Federal law would permit a state to treat the separation for the period of the quarantine as a temporary layoff. For states taking this approach, individuals may only need to be able and available for that job and, to meet the work search requirement, take reasonable steps to preserve their ability to come back to that job. However, if the individual does not return to the employer after the quarantine ends, the state will need to reassess eligibility.

Scenario 3: Individual is not returning to the employer
An individual is quarantined by a medical professional under government direction or leaves employment due to a reasonable risk of exposure or infection (i.e.; self-quarantine) or to care for a family member and either does not intend to return to the employer or the employer will not allow the individual to return.

Federal law would permit a state law to determine whether the separation here is a quit or a discharge and whether the circumstances are allowable under the state's good cause/just cause provisions. If permitted under the state's good cause/just cause provision, states should consider how they will adjudicate the reasonableness of an individual's separation for reasonable risk of exposure. One such factor could be considering if the individual is in a population that is particularly susceptible to COVID-19.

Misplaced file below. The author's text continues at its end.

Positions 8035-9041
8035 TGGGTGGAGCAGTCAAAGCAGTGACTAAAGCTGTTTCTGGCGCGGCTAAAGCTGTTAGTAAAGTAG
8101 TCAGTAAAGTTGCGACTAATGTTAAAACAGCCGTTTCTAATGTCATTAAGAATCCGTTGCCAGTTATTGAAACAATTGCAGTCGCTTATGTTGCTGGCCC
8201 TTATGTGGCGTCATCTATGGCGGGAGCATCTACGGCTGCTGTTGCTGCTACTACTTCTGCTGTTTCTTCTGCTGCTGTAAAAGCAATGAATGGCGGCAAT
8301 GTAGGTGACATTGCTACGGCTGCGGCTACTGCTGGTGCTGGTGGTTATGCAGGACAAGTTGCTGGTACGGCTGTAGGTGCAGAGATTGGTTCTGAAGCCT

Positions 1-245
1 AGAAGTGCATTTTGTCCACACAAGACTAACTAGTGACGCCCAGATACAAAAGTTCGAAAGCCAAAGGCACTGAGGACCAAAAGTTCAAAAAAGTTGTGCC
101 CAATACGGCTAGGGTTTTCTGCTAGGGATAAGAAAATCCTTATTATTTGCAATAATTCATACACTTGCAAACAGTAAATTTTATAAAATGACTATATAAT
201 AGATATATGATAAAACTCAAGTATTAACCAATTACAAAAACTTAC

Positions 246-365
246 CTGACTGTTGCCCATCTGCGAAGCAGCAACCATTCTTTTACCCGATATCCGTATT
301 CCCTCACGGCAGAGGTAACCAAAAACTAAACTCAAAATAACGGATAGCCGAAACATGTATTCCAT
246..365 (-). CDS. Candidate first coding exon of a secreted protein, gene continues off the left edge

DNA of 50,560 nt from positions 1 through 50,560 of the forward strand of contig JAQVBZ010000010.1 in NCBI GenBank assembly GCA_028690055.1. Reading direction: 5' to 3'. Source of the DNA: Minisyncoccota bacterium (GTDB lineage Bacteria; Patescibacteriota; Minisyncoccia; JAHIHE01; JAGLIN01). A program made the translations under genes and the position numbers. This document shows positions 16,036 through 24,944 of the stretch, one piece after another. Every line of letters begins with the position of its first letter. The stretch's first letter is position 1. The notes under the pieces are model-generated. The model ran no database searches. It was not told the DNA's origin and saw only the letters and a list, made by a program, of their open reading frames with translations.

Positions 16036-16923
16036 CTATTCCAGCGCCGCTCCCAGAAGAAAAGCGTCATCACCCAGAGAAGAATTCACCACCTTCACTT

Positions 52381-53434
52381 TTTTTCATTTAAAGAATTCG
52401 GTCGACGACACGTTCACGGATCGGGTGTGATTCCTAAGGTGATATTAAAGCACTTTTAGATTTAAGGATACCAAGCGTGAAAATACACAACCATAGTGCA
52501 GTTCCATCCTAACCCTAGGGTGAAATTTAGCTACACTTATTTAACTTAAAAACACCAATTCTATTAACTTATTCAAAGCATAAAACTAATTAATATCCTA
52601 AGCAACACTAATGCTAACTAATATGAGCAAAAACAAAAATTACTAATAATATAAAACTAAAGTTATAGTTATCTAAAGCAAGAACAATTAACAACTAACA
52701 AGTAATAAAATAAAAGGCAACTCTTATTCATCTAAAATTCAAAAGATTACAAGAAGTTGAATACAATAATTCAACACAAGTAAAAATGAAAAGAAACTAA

An individual who leaves work with good cause, however, must still meet all other eligibility requirements to receive benefits, including the able, available, and work search requirements. For example, if state law permits, states may determine that a quarantined individual is still able, available, and seeking work, provided it is work that is suitable for an individual who is quarantined and that limitation does not constitute a withdrawal from the labor market.

Waiting Periods

In most states, an individual who is otherwise eligible for benefits must first serve a waiting period (e.g. not eligible for first week of unemployment). Although it is a longstanding practice, it is not federally required. In order to facilitate an individual's ability to comply with quarantine orders, a state can consider temporarily waiving its waiting period.

Short-Term Compensation Programs

The Short-Time Compensation (STC) program, also known as worksharing, is already in place in 28 states. It helps employers avert layoffs. The program allows employers with a STC plan to reduce the hours of their employees in lieu of layoffs, while permitting these employees to receive payment for partial unemployment. Employees benefit because they do not suffer a complete loss of employment and they are paid STC when their hours are reduced. Employers benefit because they are able to reduce labor costs temporarily while still maintaining their skilled workforce.

In the context of COVID-19, STC can be an important resource for employers whose business temporarily declines. STC provides a safety net to employees with reduced hours while also helping employers retain their workforce. States with an existing STC program can promote its use to avert layoffs where possible. States without a program can enact an STC program.